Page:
Two years ago, Amiran Kenya launched a small-holders greenhouse kit that is now being used to entice a new generation of “facebook farmers” from among high school and polytechnic students. The Amiran Next Generation Farmers Initiative, described as the promotion of ‘brain-fed’ agriculture over ‘rain-fed’ agriculture, has recorded a sharp take off thanks to collaborative efforts by the government, private sector and individual members of parliament.
The Amiran kit, which delivers a greenhouse, drip irrigation system, water tank, seeds, fertilizer, training and agro support has so far been installed in 250 schools countrywide and is targeting 6500 secondary schools in its first phase. It is being used to demonstrate the high returns that can be made from smart agribusiness.
From the initial investment of Sh150,000, a farmer can make up to Sh400,000 a year from the kit, with harvests running continuously for up to a year.
It is this level of returns that is being used to entice younger farmers, alongside colourful advertising campaigns with the message that farming is “cool”, with as much money to be made from agribusiness as from the white collar jobs the youth desire.
Fighting the perception that the average age of the Kenyan farmer is over 55 years, Amiran has also made noise about the average age of its own farmers, which is below 35.
Industry players are optimistic the Amiran kit will attract the new Facebook farmers following a pilot scheme in 50 schools, which saw youngsters selling produce in their local markets, and registered 95 per cent success, with students recording a heightened appreciation of agribusiness.
The government through the Ministry of Youth Affairs has since purchased and installed 100 of the Amiran kits in 100 youth polytechnics, with another 660 in the pipeline, as part of its plan to shift polytechnics’ focus from the traditional areas of masonry, plumbing and carpentry to more profitable courses like agribusiness.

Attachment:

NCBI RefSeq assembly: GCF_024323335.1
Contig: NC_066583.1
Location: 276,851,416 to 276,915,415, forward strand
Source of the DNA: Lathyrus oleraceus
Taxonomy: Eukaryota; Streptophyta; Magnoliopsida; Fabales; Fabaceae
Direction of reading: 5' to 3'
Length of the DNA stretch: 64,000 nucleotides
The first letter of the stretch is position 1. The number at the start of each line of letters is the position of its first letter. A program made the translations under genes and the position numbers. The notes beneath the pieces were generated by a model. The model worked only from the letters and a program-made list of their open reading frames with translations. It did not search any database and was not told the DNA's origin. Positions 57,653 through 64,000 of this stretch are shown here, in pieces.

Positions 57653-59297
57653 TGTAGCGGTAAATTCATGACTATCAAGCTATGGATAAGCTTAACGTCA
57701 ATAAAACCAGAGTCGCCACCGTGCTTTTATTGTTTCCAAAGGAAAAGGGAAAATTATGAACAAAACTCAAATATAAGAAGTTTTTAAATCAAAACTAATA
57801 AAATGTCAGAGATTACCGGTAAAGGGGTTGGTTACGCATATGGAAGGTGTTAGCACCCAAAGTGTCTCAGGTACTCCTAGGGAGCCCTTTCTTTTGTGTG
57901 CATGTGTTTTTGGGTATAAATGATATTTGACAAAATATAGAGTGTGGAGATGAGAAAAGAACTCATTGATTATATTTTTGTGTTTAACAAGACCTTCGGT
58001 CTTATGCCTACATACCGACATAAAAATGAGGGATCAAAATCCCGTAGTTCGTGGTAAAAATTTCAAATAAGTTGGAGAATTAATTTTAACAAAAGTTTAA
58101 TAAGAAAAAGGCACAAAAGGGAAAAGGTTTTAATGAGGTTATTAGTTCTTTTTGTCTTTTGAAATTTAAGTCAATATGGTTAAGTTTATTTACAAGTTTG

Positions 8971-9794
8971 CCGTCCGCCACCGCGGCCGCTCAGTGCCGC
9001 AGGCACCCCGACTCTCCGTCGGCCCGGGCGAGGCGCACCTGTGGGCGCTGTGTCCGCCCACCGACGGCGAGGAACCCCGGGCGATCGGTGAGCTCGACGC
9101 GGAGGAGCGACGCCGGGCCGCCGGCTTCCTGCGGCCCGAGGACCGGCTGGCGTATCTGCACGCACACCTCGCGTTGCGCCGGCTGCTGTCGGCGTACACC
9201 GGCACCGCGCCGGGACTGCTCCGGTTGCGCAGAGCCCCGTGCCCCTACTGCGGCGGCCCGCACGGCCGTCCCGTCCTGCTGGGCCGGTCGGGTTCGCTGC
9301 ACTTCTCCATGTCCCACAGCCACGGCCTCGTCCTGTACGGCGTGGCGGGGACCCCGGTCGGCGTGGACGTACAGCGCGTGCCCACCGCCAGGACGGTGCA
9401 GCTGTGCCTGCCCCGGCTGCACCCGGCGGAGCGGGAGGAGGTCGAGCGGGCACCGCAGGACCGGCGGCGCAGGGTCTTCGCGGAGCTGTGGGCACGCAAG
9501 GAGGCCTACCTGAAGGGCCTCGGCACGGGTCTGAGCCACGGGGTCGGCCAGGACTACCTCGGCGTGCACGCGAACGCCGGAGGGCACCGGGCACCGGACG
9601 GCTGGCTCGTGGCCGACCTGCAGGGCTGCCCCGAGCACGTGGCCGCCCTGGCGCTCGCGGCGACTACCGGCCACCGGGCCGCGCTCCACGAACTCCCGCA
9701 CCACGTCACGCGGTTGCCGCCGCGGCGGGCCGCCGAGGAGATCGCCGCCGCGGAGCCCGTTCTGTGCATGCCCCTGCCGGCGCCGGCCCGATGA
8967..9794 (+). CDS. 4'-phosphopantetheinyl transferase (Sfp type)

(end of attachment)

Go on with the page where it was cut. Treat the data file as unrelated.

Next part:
“We are not going to do rain-fed agriculture because we have not succeeded in it. We will now do brain-fed agriculture,” said Dr Dinah Mwinzi, director of training at the Ministry of Youth Affairs.
Individual MPs have also taken up the cause. In Yatta Constituency in the dry expanse of Eastern Province Member of Parliament Charles Kilonzo has invested in the project through the constituency development fund and with the support of humanitarian organizations such as the Kenya Red Cross. The farmers’ kits have been installed in 22 local primary and secondary schools with the MP promising additional support for the initiative.
“We will also construct boreholes to ensure that in every place where there is a borehole, farmers can then purchase the kits as water is accessible,” said the Mr Kilonzo during the launch of the project in his constituency, which drew the Minister for Planning and Vision 2030 Mr. Wycliffe Oparanya, the Kenya Red Cross Society, and the Ministry of Youth Affairs.
Early this year, Amiran Kenya won the Millennium Development Goals Trust Fund Award for the eradication of extreme poverty and hunger for its introduction of the smallholder greenhouses, with the kits so far achieving particularly strong uptake in the arid and dry regions of Eastern and North Eastern Kenya, as well as across the country’s towns and cities.
Written by Bob Koigi for African Laughter
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